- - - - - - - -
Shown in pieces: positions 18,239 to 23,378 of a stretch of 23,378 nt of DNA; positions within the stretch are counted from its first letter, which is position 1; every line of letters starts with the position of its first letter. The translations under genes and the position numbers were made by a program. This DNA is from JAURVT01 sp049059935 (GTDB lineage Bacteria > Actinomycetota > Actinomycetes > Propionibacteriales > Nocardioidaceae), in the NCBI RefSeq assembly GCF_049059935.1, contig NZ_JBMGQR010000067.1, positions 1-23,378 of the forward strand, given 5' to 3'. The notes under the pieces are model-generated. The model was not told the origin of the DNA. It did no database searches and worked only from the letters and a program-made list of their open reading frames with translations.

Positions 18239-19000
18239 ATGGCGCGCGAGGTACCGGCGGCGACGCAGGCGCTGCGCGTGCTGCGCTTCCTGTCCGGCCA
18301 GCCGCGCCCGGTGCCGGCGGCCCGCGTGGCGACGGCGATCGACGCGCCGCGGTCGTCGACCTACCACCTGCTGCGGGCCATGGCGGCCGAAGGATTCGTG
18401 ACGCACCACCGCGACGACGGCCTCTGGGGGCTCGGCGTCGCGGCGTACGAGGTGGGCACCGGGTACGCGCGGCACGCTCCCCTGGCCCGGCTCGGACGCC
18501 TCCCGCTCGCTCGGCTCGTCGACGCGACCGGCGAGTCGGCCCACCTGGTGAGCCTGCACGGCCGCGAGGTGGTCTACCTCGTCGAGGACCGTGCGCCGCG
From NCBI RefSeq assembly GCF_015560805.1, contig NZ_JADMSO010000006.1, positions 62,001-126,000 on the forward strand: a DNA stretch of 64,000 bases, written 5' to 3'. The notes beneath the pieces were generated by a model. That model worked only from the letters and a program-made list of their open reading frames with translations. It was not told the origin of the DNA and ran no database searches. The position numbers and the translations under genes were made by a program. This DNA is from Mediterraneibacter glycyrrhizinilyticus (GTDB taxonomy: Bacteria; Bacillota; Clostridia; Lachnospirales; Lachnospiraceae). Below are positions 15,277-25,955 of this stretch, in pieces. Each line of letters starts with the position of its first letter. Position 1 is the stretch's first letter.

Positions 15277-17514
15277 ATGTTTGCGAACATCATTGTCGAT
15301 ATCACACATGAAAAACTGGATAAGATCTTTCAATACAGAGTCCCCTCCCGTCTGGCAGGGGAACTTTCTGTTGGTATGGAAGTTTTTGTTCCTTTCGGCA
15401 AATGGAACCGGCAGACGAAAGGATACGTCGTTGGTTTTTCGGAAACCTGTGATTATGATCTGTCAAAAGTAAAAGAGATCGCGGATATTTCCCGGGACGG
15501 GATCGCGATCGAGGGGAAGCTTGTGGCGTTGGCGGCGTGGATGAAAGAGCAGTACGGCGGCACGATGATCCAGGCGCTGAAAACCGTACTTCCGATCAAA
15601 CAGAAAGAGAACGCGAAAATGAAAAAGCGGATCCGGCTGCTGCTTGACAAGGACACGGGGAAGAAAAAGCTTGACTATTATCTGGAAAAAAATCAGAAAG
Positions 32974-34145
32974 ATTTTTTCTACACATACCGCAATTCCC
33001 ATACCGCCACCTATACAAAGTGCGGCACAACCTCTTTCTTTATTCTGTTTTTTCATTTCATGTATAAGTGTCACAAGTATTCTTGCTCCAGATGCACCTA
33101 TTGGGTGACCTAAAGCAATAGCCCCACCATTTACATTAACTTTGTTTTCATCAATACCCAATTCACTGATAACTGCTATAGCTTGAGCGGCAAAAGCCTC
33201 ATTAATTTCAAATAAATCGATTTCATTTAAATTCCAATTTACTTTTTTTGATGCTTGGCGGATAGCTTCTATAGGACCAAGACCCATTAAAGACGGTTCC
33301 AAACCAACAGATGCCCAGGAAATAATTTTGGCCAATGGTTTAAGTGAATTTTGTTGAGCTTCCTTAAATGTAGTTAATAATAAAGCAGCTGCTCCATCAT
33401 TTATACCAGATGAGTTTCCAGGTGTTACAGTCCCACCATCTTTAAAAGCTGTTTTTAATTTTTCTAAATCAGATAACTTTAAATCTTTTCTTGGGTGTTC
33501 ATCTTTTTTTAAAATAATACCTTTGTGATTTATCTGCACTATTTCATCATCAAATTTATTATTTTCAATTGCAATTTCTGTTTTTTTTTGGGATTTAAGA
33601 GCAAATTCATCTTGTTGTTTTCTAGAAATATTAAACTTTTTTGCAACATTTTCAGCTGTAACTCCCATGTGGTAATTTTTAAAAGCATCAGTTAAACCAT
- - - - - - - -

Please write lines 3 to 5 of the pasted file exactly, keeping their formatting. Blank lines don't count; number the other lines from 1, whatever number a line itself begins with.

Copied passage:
18239 ATGGCGCGCGAGGTACCGGCGGCGACGCAGGCGCTGCGCGTGCTGCGCTTCCTGTCCGGCCA
18301 GCCGCGCCCGGTGCCGGCGGCCCGCGTGGCGACGGCGATCGACGCGCCGCGGTCGTCGACCTACCACCTGCTGCGGGCCATGGCGGCCGAAGGATTCGTG
18401 ACGCACCACCGCGACGACGGCCTCTGGGGGCTCGGCGTCGCGGCGTACGAGGTGGGCACCGGGTACGCGCGGCACGCTCCCCTGGCCCGGCTCGGACGCC